As we are working with prospects on new business opportunities, we are often asked how we are compensated for the services we are going to provide. Have you ever questioned your benefits advisor on the compensation they earn as a broker/consultant for your company? Has someone on your executive team ever asked what you pay your advisor? The compensation, or what you thought the compensation would be, was likely disclosed at the outset of your partnership, but does your advisor provide you with an annual disclosure of their full compensation? If not, maybe it is time for an advisor compensation check-up.
Typically, benefit advisors are compensated for benefits consulting/advisory services based on a fee agreement, commission agreement, or a combination of the two. However, what many employers do not know is that it is common for the insurance vendors, that advisors place business through, to also pay the advisor incentive compensation, or bonuses, for their mutual clients. The terms of these incentive compensation programs vary from vendor to vendor. These agreements are not negotiated by advisors with the vendors; and it is a practice the vendor implements automatically, on an annual basis. The incentive compensation within these agreements is not guaranteed, and actual payments to advisors can vary year to year, based on the terms specific to each vendor’s incentive compensation/bonus policy.
You may ask: So how does my advisor earn these incentive payments? And, how are they calculated? In general, vendors base incentive payments on new business written and total premium maintained or renewed. The terms of each vendor’s incentive compensation program varies, and there is not an industry standard or regulations that vendors must follow. The terms of the program can change quarterly or annually, with annual terms being the most prevalent.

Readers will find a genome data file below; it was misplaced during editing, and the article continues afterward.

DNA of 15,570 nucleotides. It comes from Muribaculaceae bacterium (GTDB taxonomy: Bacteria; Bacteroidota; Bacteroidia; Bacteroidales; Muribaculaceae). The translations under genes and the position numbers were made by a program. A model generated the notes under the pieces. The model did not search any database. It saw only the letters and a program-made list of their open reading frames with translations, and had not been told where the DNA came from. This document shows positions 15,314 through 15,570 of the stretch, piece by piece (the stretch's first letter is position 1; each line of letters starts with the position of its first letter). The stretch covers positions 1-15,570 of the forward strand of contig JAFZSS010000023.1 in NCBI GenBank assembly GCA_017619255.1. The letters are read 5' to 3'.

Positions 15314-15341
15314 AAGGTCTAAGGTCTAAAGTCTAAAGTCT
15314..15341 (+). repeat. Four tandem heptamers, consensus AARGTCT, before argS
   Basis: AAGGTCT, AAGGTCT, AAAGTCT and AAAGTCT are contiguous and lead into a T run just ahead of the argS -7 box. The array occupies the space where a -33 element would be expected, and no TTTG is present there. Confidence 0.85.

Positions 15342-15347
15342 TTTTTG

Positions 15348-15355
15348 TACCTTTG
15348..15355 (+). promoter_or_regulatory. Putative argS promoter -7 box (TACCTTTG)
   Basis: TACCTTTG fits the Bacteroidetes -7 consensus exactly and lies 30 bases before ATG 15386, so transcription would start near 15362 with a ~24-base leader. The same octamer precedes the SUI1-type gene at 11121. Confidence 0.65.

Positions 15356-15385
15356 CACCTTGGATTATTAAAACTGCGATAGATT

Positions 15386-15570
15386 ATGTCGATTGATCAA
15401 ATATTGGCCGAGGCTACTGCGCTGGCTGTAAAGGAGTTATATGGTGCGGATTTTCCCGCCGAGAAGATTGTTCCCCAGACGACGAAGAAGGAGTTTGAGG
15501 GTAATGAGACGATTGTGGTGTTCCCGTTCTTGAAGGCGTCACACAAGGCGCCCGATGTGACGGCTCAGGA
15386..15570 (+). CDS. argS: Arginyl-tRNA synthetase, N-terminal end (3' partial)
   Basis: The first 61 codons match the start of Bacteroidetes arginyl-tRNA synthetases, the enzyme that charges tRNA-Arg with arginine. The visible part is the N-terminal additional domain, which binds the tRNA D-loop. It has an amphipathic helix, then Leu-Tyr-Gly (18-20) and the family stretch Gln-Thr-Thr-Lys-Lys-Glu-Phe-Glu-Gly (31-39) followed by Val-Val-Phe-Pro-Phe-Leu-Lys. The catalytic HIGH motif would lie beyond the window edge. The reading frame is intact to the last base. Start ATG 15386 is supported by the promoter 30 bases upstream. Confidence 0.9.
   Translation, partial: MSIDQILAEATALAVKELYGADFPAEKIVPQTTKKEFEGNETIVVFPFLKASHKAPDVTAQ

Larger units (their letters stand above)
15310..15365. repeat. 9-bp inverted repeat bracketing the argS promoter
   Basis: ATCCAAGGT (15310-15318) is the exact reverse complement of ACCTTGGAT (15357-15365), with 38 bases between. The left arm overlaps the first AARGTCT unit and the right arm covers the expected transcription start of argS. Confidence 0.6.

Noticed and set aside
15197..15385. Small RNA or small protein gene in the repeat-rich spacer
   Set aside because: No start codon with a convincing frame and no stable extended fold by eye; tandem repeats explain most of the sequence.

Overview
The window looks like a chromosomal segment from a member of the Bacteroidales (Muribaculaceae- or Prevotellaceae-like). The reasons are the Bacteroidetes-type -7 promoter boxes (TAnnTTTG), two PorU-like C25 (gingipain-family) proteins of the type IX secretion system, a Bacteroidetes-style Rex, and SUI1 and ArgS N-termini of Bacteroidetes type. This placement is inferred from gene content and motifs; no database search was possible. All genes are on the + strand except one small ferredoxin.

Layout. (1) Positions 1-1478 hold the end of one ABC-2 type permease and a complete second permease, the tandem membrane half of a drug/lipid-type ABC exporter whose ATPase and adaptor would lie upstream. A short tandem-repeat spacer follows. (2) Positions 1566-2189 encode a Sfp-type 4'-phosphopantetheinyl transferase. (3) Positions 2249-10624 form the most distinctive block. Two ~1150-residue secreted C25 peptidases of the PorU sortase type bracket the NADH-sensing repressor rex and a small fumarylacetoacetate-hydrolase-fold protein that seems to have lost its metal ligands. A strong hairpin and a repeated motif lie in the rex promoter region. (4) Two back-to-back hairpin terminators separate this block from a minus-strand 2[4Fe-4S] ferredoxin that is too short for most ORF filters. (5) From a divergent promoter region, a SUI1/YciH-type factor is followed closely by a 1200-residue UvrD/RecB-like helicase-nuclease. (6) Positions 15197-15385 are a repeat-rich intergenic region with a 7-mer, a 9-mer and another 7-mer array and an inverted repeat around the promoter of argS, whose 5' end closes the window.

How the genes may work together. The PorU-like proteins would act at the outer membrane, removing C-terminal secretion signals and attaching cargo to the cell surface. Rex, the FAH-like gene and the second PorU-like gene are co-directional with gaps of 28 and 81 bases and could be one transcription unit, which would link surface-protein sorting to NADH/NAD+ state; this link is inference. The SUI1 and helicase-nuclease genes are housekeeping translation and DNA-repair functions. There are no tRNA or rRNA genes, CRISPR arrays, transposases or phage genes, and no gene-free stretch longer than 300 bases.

So what about disclosure, how do I know if my advisor is receiving the incentive payments? There are several ways you can find out:
- The best way to understand if your advisor is receiving incentive compensation is to ask. If they answer yes, also ask how much they receive on your account annually. If your advisor answers with something similar to “Our incentives are all grouped together, cannot be broken out and are not assigned to any particular account” challenge them or discuss the compensation arrangement directly with your vendor.
- Request that your advisor implement and provide an annual compensation disclosure statement. This disclosure should reflect all fees, commissions, and incentives paid to your advisor for a calendar year.
- Another way to determine if your advisor is receiving an annual incentive is to check your annual 5500 filing. If you are an employer that covers 100 or more lives and files the required Form 5500, the schedules that are provided by the insurance vendors reflect the commission and the incentive payments that were paid to your advisor.
Treat your advisor relationship like every other vendor partner within your health and welfare program. Don’t leave money on the table, check up on them to understand the compensation they are being paid in relation to the services that you receive.
If you would like to discuss this topic in more detail and learn more about health and benefits advisor compensation, please reach out to Lesa Votovich.
Lesa M. Votovich, GBA
Vice President, Health and Benefits